Someone has said, “Every horse has 100 faults.” This is a gross and unforgivable exaggeration applied to many of the species, among them the 1956 Horse of the Year. Thoroughbreds may be badly formed in one particular or another, but it becomes a fault only when it clearly interferes with their capacities on the course or in training. At least that is the intelligent view once expressed by “Marse Tom” Healey. And, of course, type is strictly a question of personal preference.
There are several structural types in the thoroughbred family. Swaps’ is that commonly called “the greyhound.” Some may fancy shorter-backed animals, more closely knit about the forelegs, the hocks set on lower, but that is a matter of taste, and Swaps is not “wrong” in his balance, nor in any way vulgar. To the contrary, he has many of the physical attributes recalling his paternal grandsire, Hyperion, on a larger scale.
Swaps has the conformation and presence to catch the eye of the most casual paddock visitor, and to hold that of the connoisseur. The tout ensemble is a pleasing model of a performer apart, unmistakably “something special.” First of all, his coat is chestnut, not golden, nor red, but verging rather more on the lustrous dark shade of the Sultan of Stanley House, who is himself almost chocolate. It is a hard, fixed color, tending less to fading out about the points than lighter chestnuts. Swaps also is attractively marked, with a round star, a faint snip beside his right nostril, his near fore and off hind pasterns white.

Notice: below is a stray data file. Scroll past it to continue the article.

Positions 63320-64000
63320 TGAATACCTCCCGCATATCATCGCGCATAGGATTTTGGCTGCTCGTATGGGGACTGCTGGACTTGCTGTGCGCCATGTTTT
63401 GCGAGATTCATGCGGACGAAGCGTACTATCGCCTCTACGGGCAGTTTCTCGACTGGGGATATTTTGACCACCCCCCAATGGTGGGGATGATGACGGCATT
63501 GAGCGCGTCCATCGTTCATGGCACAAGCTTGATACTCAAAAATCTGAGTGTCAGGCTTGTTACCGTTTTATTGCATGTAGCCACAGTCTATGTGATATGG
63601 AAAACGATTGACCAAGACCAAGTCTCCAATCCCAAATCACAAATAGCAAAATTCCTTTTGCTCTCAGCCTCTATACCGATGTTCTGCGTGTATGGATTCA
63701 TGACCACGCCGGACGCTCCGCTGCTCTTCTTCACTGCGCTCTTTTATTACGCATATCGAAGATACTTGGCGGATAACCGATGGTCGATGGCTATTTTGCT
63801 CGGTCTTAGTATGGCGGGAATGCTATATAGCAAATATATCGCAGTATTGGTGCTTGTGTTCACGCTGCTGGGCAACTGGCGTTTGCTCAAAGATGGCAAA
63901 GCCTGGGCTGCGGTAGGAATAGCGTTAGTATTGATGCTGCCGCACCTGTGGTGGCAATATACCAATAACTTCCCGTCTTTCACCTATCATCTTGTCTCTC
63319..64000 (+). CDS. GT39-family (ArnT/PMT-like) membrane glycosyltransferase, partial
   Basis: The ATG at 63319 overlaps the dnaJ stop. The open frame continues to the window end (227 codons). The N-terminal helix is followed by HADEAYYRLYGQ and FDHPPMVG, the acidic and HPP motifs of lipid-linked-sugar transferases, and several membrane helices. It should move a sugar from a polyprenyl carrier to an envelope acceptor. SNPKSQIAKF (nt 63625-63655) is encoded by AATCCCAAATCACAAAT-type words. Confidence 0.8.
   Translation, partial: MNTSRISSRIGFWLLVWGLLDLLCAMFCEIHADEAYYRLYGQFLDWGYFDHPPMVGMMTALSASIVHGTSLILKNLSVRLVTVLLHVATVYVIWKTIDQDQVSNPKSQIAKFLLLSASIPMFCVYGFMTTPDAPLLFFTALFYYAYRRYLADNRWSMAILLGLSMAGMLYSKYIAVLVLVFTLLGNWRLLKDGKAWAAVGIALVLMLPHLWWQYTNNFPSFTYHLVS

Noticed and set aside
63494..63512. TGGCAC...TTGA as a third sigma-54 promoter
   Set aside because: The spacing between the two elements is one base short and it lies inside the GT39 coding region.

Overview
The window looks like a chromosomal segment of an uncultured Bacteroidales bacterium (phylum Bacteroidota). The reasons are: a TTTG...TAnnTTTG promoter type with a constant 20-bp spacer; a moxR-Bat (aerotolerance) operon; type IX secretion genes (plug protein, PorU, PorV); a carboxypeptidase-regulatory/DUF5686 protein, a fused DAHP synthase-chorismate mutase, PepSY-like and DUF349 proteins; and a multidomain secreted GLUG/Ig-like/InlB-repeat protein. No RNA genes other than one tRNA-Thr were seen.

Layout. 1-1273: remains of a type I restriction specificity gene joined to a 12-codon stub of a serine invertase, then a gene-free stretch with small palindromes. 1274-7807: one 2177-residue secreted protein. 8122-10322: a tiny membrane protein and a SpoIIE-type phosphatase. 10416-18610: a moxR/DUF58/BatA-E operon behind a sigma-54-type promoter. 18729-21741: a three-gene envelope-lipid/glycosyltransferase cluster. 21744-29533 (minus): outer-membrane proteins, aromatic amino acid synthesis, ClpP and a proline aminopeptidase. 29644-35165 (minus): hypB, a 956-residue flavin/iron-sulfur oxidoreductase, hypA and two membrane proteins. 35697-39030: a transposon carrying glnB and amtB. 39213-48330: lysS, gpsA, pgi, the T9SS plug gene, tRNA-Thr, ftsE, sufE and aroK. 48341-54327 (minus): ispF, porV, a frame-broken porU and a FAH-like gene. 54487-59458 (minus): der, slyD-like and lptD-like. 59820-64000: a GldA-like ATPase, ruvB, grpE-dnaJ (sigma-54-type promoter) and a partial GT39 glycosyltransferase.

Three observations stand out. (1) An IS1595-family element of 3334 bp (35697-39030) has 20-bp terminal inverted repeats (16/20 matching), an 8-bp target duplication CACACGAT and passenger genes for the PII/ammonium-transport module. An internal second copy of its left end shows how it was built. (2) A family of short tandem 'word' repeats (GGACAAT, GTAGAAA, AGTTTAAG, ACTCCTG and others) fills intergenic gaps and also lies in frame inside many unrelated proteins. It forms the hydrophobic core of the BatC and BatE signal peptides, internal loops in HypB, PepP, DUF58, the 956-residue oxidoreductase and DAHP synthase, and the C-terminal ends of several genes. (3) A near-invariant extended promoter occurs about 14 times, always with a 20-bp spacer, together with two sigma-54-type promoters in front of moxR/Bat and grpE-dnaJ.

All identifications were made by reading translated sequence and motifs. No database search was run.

Racing men once were apathetic about thoroughbreds having white on their underpinning. There is the familiar jingle which advises the owner of a horse having four white feet, “Cut off his head and feed him to the crows.” But then Flying Childers, who ran a mythical mile in a minute, the nonpareil Lexington and Hyperion all have or had “four whites.” Perhaps these markings originally were regarded with suspicion because, usually, they were accompanied by white-walled hoofs, and this sort sometimes tend to be softer than black. However, it is the hoof on Swaps’ right leg, the whole colored one, that has caused so much mischief.
Exquisite, Cameo Quality